Cov-lite and Cov-loose every time

As ratings agency Standard & Poor’s criticises covenant loose loans for being covenant-lite by the backdoor, a senior banker tells Toby Lewis cov-lite loans will become extinct.

The ratings agency Standard & Poor’s has recently stepped up discussions of covenant-lite loans. It claims unlike the cov-lite structures relatively rare in Europe, very similar covenant loose loans are far more prevalent, corresponding to 20-30 deals of the 188 signed last half. According to S&P this is troubling because the robustness of loans has taken on greater importance in determining post-default recovery prospects for loans bought by collateralised loan obligation funds.
Covenant lite loans only have incurrence tests, used to examine the operating performance of borrowers relative to a predetermined “trigger” level, after the borrower has taken a certain action such as debt issuance, dividends, share repurchases, merger, acquisition, or divestiture.

In the absence of one of these actions the company’s operating performance does not trigger a default.

Due to problems in the credit markets borrowers are likely to reject incurrence-only deals, according to a senior leveraged finance banker at a large American bank today.

Borrowers instead prefer maintenance tests for their loans because this gives them more control. These tests involve regular reviews of operating performance and are not triggered by a borrower action, providing lenders with more control over their investment.

Paul Watters, a director at S&P’s European leverage finance team, warns covenant loose deals, even though they have maintenance clauses written into the contracts, only provide lenders notional powers. S&P is researching this issue further and it has begun consultation with the industry this week about its definition of cov-lite loans.   

Yet a partner at a European buyout firm argues the loans are often appropriate in certain deals. Kohlberg Kravis Roberts, for instance, is selling £9 billion of covenant loose loans for its acquisition of pharmacist Alliance Boots. But demand for the KKR deal is apparently high because other than the controversial structuring of the loan agreement it is a defensive acquisition.

Discussing the deal in the abstract, the partner points to the company’s 80 percent turnover coming from the health sector as demonstrating it is a business that is counter cyclical. “Nobody is going to stop popping pills any time soon. It’s a credit no-brainer”.  Investors on this deal are going to see debt being paid down pretty rapidly, so they are happy to take on the favourable terms even with little to no maintenance clause.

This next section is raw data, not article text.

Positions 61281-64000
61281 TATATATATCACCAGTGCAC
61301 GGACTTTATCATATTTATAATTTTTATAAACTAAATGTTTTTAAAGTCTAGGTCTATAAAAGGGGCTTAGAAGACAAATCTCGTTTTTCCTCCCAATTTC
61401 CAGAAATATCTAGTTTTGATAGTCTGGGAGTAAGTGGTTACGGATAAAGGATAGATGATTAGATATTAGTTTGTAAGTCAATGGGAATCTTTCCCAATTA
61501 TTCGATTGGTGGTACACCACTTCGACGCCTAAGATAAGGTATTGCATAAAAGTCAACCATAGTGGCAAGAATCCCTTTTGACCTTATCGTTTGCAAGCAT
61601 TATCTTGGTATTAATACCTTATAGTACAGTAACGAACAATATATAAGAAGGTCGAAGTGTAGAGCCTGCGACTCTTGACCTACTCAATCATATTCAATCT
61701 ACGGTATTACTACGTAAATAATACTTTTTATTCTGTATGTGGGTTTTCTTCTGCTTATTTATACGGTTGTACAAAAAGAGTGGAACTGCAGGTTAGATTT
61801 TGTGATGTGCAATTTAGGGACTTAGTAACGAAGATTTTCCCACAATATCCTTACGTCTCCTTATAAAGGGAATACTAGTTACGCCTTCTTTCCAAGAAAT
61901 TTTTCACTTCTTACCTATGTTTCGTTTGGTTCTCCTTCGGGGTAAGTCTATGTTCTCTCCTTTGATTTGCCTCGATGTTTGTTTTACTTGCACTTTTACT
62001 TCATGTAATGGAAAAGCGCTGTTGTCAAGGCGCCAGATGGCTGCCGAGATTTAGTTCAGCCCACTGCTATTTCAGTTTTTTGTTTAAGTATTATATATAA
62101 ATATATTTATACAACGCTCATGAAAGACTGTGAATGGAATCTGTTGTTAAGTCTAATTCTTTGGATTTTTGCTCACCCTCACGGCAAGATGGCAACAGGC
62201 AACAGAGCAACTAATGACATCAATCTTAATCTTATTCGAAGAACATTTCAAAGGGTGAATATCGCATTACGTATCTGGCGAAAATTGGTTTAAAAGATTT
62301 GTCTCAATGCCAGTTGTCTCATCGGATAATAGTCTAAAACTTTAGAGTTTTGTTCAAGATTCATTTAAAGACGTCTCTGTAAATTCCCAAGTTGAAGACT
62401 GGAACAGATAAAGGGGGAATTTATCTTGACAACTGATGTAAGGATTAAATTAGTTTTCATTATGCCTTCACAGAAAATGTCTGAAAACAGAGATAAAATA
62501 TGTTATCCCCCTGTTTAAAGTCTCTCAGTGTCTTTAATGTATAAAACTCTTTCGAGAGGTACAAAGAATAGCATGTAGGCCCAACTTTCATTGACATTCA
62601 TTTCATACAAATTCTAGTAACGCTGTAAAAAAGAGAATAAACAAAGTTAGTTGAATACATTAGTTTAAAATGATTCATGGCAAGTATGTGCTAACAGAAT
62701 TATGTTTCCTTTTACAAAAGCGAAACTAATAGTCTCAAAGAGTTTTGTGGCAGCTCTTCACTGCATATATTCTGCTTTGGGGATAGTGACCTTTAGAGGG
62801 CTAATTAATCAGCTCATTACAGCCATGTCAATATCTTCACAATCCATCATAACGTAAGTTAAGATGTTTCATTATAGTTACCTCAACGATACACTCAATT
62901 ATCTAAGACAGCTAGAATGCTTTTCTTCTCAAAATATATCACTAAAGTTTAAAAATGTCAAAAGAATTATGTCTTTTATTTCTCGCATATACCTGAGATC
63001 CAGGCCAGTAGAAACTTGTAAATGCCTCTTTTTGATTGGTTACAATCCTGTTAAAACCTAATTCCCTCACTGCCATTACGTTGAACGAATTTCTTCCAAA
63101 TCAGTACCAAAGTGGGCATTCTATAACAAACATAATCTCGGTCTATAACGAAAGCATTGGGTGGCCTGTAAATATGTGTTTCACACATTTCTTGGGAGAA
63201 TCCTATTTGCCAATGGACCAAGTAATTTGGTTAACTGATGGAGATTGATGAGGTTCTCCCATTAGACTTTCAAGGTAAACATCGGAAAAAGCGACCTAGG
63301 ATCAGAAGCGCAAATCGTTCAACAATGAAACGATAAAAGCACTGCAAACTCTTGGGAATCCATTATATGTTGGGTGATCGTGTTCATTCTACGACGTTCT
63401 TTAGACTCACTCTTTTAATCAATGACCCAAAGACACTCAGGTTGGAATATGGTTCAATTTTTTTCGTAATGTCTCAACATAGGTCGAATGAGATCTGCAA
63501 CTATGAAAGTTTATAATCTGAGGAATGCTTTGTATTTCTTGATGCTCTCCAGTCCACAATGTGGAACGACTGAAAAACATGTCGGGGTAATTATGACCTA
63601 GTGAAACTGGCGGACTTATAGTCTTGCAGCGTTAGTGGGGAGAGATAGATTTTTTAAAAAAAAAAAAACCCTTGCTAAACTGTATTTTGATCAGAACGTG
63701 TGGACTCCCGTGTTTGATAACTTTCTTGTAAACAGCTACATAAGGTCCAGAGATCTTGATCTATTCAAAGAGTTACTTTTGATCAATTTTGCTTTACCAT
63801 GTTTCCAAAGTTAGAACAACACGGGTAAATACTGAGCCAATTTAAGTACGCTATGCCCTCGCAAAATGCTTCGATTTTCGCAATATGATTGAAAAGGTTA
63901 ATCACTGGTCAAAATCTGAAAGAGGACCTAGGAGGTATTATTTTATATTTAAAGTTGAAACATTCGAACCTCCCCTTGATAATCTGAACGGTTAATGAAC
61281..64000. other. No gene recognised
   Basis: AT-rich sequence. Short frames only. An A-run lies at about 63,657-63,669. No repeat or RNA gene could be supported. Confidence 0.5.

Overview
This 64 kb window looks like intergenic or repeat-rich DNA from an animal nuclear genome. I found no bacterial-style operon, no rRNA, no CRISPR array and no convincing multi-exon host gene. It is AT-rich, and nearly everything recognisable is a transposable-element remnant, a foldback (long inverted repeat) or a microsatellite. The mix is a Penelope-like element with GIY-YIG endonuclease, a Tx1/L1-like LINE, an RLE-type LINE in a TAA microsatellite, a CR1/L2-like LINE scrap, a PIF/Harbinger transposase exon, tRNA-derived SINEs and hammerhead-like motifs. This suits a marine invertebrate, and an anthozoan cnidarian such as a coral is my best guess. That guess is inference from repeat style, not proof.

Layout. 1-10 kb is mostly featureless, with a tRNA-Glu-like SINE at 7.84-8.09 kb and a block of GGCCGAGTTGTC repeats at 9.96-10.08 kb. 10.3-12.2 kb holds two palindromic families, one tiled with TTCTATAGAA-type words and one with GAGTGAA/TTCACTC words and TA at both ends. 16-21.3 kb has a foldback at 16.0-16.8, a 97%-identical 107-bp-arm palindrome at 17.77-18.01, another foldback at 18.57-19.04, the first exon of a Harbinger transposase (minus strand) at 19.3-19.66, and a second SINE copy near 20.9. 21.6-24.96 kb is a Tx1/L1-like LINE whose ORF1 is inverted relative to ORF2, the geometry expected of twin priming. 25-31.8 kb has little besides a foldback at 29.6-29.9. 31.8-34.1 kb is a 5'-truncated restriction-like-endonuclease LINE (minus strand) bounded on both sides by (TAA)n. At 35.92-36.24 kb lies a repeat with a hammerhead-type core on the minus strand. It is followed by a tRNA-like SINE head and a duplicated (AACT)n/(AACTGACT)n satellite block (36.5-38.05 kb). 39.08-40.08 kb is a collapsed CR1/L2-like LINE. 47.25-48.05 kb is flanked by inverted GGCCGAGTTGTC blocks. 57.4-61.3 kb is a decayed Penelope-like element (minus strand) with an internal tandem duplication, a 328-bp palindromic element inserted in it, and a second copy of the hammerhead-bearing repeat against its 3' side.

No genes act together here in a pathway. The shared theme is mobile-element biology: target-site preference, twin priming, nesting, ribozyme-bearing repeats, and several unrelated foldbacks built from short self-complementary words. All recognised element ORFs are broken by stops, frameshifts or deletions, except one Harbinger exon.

“There is little difference between cov-lite and cov-loose but on the right deal the structure is appropriate,” he said. The controversial agreements provide more flexibility to the buyout firm and thereby allow them to be more efficient on the deals, he says.

The ability for buyout firms to avoid pressure from activist investors is an added advantage of such loan agreements. Although the partner warns “cov-lite deals are less obvious targets from predatory hedge funds, but innovation always outpaces financial structuring.”

Watters says such advantages do not convince him. “Why is getting rid of these clauses such a big issue for buyout firms?”  Cov-lite fails to provide lenders with a relative pricing dynamic and so investors have no guarantee of liquidity. The covenants have been driven by a strong supply of investors trying to get into the market and borrowers have taken advantage of this. S&P would prefer the lending market to be priced more in terms of risk than responding to the vagaries of supply and demand, although Watters adds “some may say that sounds rather self-serving”.

Yet with worries about the sub-prime mortgage sector in the US encouraging a sell off of all forms of high risk debt last week, the appetite for such loans amongst investors has diminished. Watters says the changes of the last three weeks in the debt markets were a very welcome repricing of risk in the marketplace. “Clearly there are some deals which have been underwritten in Europe that has been underwritten at the wrong level and some investors will lose out accordingly.”

The partner admits the credit crunch will make it harder for even the best names to do high multiple deals in the future as they won’t be able to get the leverage available.  Yet he thinks any buyout firm which is able to get a covenant-lite loan will take it. “The loans are good for companies if not for banks and whenever cov lite is possible the borrower will take it,” he adds. Sadly for more aggressive GPs this may not be for very long if the debt markets continue to decline.